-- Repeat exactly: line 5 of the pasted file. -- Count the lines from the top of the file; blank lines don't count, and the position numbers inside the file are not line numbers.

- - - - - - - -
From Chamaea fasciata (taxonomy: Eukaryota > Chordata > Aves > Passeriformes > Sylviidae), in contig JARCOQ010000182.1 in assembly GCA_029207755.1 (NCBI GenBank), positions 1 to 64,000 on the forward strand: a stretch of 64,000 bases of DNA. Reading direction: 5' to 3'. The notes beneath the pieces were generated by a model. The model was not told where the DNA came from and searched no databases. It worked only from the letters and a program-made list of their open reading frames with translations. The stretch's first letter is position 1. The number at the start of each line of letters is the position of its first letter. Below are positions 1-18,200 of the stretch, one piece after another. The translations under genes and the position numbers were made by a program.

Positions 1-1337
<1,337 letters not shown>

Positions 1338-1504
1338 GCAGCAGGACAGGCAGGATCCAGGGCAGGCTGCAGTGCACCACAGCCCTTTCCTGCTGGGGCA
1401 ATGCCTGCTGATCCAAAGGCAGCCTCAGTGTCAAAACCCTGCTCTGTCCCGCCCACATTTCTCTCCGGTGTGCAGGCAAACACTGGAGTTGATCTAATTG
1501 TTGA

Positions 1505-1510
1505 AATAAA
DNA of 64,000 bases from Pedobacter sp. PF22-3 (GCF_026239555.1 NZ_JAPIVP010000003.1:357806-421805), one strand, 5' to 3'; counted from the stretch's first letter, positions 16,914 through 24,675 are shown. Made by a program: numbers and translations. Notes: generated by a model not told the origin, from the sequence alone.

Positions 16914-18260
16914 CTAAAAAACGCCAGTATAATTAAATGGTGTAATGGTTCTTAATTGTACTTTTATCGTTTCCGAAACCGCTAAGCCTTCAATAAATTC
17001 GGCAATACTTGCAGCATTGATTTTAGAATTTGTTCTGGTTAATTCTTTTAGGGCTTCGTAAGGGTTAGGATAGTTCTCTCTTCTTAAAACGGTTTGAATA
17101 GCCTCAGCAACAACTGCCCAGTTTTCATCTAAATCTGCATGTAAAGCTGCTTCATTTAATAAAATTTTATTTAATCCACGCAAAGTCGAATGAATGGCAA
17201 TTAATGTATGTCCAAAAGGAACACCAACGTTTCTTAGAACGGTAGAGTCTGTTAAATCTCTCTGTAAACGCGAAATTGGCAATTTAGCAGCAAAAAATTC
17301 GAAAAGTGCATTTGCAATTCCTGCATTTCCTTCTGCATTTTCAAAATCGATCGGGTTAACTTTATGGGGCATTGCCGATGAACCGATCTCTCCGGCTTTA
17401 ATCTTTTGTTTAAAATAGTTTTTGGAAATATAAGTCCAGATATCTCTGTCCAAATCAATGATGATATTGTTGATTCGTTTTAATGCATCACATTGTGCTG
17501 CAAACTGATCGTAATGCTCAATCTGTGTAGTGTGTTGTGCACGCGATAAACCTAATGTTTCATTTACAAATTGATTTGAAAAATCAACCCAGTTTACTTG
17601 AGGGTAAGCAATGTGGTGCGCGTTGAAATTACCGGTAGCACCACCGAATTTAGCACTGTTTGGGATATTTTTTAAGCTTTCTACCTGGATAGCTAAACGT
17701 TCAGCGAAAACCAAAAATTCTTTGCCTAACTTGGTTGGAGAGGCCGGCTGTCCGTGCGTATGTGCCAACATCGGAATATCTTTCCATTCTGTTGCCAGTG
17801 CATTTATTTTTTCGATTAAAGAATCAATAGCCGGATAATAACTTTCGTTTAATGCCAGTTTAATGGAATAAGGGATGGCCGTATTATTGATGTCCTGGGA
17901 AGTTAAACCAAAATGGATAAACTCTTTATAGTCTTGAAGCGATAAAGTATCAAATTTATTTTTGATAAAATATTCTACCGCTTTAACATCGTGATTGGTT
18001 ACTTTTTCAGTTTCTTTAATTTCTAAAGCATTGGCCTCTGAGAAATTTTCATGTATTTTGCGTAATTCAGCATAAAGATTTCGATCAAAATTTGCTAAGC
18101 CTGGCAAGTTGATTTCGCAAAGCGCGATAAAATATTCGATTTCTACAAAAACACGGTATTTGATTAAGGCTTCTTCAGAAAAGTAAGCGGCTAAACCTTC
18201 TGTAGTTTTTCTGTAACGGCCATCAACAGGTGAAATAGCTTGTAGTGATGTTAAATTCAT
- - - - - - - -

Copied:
1338 GCAGCAGGACAGGCAGGATCCAGGGCAGGCTGCAGTGCACCACAGCCCTTTCCTGCTGGGGCA